3. The next of the criteria in the rating for fidelity is “fidelity to the Church’s governing or disciplinary authority”, in other words, fidelity to the temporal authority of the Church.

The Church has two types of authority, which are Her two swords: the spiritual authority and the temporal authority. But a matter of discipline under the temporal authority is substantially different from a teaching under the spiritual authority (the Magisterium). The infallible teachings of the Magisterium are dogmas; dissent from a dogma is heresy. The non-infallible teachings of the Magisterium allow for the possibility of some limited dissent. But as for the rules and rulings of the temporal authority of the Church on matters of discipline, these are generally fallible. There is no magisterial teaching asserting that judgments of the prudential order by the temporal authority of the Church are infallible, or even non-infallible.

In fact, the Church does permit a legitimate diversity of opinion among Catholics, and this diversity of opinion may extend even to disagreement with the official judgment of the Pope about life and death matters, such as the application of capital punishment or the decision to wage war, in so far as these questions pertain to prudential judgment.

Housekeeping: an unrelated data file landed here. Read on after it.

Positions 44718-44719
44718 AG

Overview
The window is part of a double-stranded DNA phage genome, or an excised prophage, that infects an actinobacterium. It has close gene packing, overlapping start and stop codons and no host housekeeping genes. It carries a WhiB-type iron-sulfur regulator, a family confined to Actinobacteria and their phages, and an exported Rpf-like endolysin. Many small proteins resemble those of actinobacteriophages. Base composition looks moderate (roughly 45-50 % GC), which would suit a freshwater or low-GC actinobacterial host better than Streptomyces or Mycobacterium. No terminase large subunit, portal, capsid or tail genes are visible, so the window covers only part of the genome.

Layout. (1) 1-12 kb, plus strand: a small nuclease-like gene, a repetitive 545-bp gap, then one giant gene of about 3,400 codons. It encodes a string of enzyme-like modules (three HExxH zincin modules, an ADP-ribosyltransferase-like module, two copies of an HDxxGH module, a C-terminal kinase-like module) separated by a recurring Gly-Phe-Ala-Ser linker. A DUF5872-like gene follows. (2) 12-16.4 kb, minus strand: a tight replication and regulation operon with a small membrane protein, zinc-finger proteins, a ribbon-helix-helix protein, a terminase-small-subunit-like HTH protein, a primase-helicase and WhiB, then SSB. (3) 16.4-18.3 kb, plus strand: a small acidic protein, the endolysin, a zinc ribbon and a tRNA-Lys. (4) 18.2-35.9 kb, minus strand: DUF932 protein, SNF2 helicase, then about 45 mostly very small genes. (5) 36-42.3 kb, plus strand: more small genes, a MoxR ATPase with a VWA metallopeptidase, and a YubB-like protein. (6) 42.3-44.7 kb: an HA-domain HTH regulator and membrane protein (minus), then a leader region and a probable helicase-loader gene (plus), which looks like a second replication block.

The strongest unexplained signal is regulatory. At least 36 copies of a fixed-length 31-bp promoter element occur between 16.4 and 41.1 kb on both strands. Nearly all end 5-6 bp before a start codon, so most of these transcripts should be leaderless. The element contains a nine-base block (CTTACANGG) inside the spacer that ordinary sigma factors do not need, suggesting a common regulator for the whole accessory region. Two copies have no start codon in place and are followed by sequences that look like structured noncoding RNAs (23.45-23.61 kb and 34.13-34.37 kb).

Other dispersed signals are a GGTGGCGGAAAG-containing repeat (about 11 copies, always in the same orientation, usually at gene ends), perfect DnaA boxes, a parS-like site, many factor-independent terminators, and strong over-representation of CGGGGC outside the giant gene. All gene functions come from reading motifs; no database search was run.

So Dr. Mirus and his site review staff, in their criteria for judging fidelity, first err by rejecting licit dissent from non-infallible teachings, and next err by rejecting licit disagreement with judgments of the prudential order by the temporal authority of the Church. And these two errors are compounded by the misunderstanding by Mirus and his site review staff concerning various other teachings of the Church.

For example, Dr. Mirus has openly and repeated rejected the teaching of the Magisterium that contraception is intrinsically evil and always gravely immoral, whether it is used in marriage or outside of marriage. He also rejects the teaching of the Magisterium that human acts, acts freely chosen in consequence of a judgment of conscience are either good or evil. Instead, he claims that certain acts, such as using contraception outside of marriage are “morally neutral”. These errors — on using contraception and on the basic principles of ethics that all knowingly chosen acts are either good or evil — are of grave moral weight. These are serious doctrinal errors which, under the CatholicCulture.org site review standards would necessitate listing CatholicCulture.org itself as a Danger – Red Light. So you can see how absurd it is that CatholicCulture.org should judge other websites as to their fidelity.

Concerning the site review criteria, surely different weight should be given to disagreement with a rule or ruling of the Church than with a teaching? Not in the view of CatholicCulture.org. A site will garner a low “fidelity” rating, “even if their materials are, strictly speaking, orthodox.” Why? It is because Mirus and his staff treat infallible dogma, non-infallible teachings, and fallible judgments of the prudential order as having the same weight and the same obligation on the faithful — in contradiction to Church teaching.